Bill Plympton's "Your Face"
Another effective method of achieving this "Image" is through the use of audio. When I was creating my idea for "Masks" I had an audio track to inspire me. I simply played this bizarre track, and images would appear into my brain. The first image I drew was a group of masked men singing to each other, being watched my little people a fraction of their size, the men looked like they were in a trance, resonating the trance-like score created by Karl von Kries. Music can do this, it evokes imagery, and becomes a very visual medium when you listen to it in a certain manner. I'm sure Nick Park couldn't resist seeing animals in cages when he first heard the interviews of people talking about their lives in nursing homes. From that audio the visuals came. The essence of this formula can be exemplified in Walt Disney's masterpiece "Fantasia." The artists created the imagery solely based on the direction and feel of selected classical scores, and remained beholden to those musical scores. Audio in this way works as a device to give  the artist a frame in which to work, limiting where he/she can stray outside of that frame (for example, the Disney artists could not, in any way, change the music), and limitations can often be your friend and closest ally. "The enemy of art is absence of limitations" stated Victor Hugo.

At this point it's a good idea to ask yourself what the "Normal state" of your image is. Get to know your image so you can answer any questions about it possible. These facts won't be in your film, but knowing them will affect how you make it move, react, struggle, etc. The "normal state" of Nick Parks animals in a zoo, are just that.. animals in a zoo. The "Image" creates interest because there is a microphone in front of these animals. But it's important to know the state of these creatures prior to the recordings. In feature film making they call this "Establishing the norm" and you really can't move on into your inciting incident without doing so. Since we're concerned with making a short here, this process needs to be condensed a bit. As I mentioned in the introduction, the use of symbols is a great way to establish this norm, or instantly give the viewer a bit of back story on character. As just a quick example, a circle is instantly recognizable as an approachable, friendly entity. Where as a prickly star shape has more of an edge to it. The audience will subconsciously pick up on the long spines and lack of soft appeal, and you can take advantage of that preconception. Often times, in a short, the very first shot will establish this norm.  In Michael Dudok De Wit's film "Father and Daughter" the very first shot establishes the deep bond between father and daughter, illustrated by showing them riding bicycles together, the bicycle itself becomes a symbol of their connection and is used throughout the film, all the way to the end.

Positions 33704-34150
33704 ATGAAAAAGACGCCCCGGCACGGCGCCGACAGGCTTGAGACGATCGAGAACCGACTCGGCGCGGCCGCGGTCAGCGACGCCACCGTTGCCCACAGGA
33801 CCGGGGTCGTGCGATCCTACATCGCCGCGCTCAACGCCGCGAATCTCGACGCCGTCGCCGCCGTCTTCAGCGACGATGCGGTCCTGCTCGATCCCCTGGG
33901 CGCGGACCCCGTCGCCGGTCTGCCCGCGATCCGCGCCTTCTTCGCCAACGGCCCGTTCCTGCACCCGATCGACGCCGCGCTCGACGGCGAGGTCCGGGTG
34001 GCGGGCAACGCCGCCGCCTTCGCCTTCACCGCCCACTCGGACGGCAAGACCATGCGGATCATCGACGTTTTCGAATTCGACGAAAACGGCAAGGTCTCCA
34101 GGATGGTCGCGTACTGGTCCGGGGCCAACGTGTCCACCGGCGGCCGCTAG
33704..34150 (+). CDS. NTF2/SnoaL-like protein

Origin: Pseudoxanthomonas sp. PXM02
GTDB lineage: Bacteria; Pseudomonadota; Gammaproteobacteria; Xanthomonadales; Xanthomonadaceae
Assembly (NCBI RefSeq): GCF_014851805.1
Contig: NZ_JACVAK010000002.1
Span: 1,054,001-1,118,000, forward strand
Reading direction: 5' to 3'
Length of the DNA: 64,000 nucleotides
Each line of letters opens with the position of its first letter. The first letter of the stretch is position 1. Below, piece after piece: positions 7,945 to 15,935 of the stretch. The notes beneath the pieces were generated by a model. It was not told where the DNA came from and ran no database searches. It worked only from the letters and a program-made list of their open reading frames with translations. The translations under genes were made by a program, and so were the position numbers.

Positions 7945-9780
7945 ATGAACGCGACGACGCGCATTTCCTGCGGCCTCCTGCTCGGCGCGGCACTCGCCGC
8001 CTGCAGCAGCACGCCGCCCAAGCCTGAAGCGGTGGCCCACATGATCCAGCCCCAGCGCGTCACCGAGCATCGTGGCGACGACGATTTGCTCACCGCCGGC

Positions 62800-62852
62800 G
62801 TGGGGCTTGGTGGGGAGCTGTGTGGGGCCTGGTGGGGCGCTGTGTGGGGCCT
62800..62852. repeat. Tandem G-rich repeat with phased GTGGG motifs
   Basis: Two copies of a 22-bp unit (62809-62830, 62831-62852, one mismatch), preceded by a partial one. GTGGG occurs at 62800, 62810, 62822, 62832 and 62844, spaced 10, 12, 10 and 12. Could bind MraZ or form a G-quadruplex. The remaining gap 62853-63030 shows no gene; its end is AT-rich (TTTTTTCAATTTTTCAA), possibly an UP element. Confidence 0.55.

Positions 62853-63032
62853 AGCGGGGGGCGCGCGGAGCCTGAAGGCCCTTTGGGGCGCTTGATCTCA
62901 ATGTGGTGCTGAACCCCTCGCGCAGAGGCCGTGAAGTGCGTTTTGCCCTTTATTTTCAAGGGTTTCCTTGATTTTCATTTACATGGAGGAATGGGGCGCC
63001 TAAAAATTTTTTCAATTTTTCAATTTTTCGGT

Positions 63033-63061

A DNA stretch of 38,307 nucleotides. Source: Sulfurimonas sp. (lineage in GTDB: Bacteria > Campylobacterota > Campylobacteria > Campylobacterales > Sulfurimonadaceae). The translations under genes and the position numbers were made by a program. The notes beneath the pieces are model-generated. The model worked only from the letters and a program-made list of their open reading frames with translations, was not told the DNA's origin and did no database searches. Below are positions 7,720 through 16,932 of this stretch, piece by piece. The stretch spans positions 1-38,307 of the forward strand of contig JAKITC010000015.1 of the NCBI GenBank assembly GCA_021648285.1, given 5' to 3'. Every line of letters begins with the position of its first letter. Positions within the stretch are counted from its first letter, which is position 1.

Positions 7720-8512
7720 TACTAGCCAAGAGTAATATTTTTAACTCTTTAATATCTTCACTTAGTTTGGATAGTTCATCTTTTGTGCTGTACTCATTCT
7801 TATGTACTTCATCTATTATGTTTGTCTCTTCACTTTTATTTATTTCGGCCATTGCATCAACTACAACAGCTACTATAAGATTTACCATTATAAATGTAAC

First scene of "Father and Daughter" by Michael Dudok De Wit. This image immediately establishes the deep bond between father and daughter.

So, go create that all important "Image", allow it to guide you on your journey to creating your story. Let this image work for you, and your story will grow rapidly in your mind. Allow the relationships and contrasts to ask questions about the characters and situations, allow it to establish the normal state, and suggest intrigue into what may be happening. Pay close attention to what the emotional state of your image is. If you don't know what the emotional state is, all you have to do is ask yourself what the character or object in your image is feeling. We all have these images within us, for various reasons. Who knows why we, as artists, feel the need to express these things and put those images out there. It's just what we do I suppose.  Animators are sometimes intimidated by starting a short film. This is typically due to fact that they are inundated with complex solutions to their ideas. We often look at problems and our first action is to add garbage to it, make it complex. This is not how story works. The short story is simple, wonderfully simple. This simplicity is summed up in your very first "Image." Stay tuned, next up is Part 2 of "Conflict!"

3 comments:

  1. "Atama Yama" means MOUNT HEAD. The film was done by Koji Yamamura.

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  2. Great article Patrick, this helps a lot! I would love if Tisch-Asia would do a story work shop or something similar here in Singapore. I'm not an animator, but I believe much of what you're saying applies to both film and cartoons.

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  3. Atama Yama is my favouritest short film.